Although I’ve had type 1 diabetes for over 30 years, this story isn’t about me. It’s about a man with type 2 diabetes I met as a Novo Nordisk diabetes educator in Arkansas. I think about his story a lot, and as we’re living through the current health crisis, it’s a good reminder that everyone has a story that explains their current situation or actions. And that what you see on the surface is just that – on the surface. Sometimes, to better understand, we must look deeper.    

As a diabetes educator, I often visit doctors’ offices to help physicians and their staff teach people with diabetes about their disease. Unfortunately, sometimes I hear about “non-compliant” patients – a way to suggest someone isn’t following a doctor’s advice but a loaded term fraught with biases.

The time I’m thinking about was when the nurses and doctor needed help with a patient who needed instruction on how to use his insulin pen properly. They were also concerned he didn't take his type 2 diabetes seriously – partly because he told them he went to all-you-can-eat buffets every day, and often laughed through his doctor visits no matter how serious the situation was. There clearly was more to this story and we felt determined to understand and help him. 

In walked an older gentleman in overalls, with the best sense of humor and southern charm of anyone I’d ever met. Once we got through the proper use of the pen, I asked him, "What’s your biggest challenge in taking care of your diabetes?" He stopped laughing, and I’ll never forget what he said:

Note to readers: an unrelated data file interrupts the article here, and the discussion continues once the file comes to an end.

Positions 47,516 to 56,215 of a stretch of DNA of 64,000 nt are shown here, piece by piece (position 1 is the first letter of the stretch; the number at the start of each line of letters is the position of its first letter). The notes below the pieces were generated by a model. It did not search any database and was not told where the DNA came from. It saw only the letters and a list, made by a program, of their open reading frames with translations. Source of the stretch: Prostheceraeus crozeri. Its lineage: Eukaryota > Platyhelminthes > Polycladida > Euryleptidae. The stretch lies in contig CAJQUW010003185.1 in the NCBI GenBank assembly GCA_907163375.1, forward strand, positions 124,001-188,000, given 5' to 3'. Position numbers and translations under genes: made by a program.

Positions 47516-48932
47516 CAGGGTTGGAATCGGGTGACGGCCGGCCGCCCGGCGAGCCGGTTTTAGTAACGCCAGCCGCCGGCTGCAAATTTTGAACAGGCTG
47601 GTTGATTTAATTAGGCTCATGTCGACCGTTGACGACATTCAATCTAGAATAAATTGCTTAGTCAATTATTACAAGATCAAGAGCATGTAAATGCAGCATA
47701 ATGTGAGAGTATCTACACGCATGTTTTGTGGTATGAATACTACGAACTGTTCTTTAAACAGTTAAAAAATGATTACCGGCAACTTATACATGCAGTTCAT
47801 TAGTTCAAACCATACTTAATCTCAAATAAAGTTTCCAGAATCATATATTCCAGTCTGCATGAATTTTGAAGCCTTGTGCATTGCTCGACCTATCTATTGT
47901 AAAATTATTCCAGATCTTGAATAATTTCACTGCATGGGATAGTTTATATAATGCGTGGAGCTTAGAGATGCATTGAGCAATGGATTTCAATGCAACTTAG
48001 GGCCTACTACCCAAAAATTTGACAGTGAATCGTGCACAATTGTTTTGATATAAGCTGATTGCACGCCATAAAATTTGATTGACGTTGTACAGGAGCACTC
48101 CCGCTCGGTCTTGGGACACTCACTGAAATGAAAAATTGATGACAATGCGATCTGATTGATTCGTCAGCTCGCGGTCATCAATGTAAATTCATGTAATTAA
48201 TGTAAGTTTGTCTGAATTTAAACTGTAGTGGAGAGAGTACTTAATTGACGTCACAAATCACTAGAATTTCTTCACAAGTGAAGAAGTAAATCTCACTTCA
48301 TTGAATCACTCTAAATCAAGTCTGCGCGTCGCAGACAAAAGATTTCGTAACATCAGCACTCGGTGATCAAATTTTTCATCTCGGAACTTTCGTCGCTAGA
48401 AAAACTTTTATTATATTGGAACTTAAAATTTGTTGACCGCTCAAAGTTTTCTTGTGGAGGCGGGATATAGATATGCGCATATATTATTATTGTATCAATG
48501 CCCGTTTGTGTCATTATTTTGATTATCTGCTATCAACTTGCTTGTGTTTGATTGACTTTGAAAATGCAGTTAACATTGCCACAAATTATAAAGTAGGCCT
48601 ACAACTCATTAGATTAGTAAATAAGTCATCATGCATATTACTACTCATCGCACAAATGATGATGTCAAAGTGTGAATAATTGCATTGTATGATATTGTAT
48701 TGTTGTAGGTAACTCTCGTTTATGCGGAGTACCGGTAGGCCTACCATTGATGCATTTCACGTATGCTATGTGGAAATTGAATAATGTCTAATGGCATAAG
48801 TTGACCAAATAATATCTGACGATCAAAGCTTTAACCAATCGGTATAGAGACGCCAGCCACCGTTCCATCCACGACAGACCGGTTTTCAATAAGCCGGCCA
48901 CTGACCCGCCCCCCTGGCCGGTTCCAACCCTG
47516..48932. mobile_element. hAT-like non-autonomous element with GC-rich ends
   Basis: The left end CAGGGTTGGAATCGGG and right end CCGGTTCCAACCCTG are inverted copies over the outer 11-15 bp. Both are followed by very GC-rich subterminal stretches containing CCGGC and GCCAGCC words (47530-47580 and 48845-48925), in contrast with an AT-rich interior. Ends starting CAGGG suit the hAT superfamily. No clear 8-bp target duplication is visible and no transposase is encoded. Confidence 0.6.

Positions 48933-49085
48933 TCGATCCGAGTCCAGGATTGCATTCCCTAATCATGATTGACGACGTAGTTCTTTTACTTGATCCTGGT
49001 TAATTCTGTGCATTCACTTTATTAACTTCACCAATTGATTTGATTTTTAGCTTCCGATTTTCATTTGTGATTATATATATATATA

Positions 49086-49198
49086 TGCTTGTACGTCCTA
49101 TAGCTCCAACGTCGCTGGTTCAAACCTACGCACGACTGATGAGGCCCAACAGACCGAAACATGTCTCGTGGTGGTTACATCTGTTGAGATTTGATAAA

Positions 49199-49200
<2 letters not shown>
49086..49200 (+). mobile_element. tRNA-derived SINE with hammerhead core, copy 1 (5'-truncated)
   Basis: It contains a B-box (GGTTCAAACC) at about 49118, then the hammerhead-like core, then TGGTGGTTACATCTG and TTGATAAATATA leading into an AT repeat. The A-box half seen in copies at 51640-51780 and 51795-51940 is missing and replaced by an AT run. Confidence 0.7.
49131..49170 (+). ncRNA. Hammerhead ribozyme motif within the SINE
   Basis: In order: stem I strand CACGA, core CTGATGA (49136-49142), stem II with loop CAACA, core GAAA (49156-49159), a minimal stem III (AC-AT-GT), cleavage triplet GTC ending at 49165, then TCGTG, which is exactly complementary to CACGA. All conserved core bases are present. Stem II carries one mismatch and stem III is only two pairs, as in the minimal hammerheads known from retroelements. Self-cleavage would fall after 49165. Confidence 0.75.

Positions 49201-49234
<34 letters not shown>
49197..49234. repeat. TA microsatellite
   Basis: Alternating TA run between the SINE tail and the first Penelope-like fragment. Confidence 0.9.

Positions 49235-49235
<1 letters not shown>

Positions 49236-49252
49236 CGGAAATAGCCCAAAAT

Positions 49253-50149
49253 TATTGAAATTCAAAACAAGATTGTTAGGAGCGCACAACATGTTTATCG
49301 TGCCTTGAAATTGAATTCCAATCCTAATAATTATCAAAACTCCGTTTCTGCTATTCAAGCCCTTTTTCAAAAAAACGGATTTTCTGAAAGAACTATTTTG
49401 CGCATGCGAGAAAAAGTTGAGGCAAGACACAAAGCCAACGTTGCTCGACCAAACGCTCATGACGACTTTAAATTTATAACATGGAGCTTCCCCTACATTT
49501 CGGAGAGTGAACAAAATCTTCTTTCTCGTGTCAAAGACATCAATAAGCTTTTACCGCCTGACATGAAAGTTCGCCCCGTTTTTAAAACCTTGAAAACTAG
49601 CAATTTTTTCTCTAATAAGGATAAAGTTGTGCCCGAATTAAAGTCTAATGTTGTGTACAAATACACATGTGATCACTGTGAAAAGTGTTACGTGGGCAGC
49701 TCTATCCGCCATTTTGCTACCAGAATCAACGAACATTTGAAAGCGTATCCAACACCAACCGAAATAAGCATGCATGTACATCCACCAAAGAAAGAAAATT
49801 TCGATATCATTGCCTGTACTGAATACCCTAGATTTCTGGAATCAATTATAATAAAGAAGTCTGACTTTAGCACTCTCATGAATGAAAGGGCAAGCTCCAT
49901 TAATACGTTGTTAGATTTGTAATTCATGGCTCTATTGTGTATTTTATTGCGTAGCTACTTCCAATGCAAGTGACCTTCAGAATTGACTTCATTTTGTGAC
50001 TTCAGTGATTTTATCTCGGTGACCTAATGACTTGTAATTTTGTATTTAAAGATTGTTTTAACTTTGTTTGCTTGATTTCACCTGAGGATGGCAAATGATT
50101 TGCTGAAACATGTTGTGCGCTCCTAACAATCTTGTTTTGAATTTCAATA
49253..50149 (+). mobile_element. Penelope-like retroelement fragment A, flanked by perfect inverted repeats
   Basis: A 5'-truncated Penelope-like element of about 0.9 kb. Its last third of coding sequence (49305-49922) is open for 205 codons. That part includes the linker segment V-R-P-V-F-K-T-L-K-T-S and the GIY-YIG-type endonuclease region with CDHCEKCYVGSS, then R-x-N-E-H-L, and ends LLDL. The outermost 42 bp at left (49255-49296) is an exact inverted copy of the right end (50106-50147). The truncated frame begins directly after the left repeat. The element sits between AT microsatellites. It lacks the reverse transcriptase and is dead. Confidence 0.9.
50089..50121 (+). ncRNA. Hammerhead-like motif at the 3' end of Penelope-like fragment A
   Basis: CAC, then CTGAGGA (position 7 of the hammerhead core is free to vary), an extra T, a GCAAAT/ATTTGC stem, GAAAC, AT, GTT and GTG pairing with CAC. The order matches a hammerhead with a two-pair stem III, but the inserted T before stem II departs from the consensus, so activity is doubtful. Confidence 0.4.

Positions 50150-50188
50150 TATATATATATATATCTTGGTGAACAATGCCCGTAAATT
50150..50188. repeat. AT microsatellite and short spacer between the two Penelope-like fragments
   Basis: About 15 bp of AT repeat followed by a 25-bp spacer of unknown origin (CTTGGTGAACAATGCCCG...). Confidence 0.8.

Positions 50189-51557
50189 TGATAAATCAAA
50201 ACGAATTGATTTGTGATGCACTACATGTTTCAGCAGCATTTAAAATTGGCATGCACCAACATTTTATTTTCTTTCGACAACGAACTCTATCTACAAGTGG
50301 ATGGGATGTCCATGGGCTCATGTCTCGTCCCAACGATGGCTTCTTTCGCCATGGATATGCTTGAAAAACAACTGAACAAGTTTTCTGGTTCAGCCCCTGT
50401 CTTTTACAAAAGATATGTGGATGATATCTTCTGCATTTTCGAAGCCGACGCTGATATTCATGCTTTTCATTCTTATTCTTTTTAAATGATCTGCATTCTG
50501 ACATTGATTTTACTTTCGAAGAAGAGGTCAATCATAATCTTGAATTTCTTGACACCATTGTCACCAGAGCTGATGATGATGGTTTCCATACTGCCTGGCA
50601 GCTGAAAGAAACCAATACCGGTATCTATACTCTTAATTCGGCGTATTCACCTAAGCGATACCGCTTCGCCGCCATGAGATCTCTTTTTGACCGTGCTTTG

"I care about my diabetes, but I go to the all-you-can-eat buffet every day because my wife has Alzheimer's. She can no longer cook, and I don’t know how to cook. If I take her to a sit-down restaurant and we order from a menu, by the time they bring her dish, she forgets what she ordered and gets angry and won’t eat. But, when we go to the buffet, I can walk through the line with her and help fix her plate and get her started eating, and then fix my own plate. Before we leave, I can fix a to-go plate and that’s what we have for dinner. If we didn’t eat there every day, I’m afraid we wouldn’t eat at all." 

With tears in my eyes, I asked him what he ate at the buffet. "No one has ever told me how to eat as a person with diabetes,” he said. “I try to avoid sweets, but sometimes I like to have a little peach cobbler." 

Having heard his whole story, helping him got easier. He left the office with new educational resources and learned how to manage the buffet line and his diabetes - so he could continue helping his wife in his own way. He could even enjoy the peach cobbler from time to time. 

Sometimes we just need to ask that one more question that’ll get us to the root of understanding. The question might not always be obvious. Too often, we think it’s a question no one wants to ask. But today, we need to keep asking questions so that everyone of us can make life a little bit better for each other.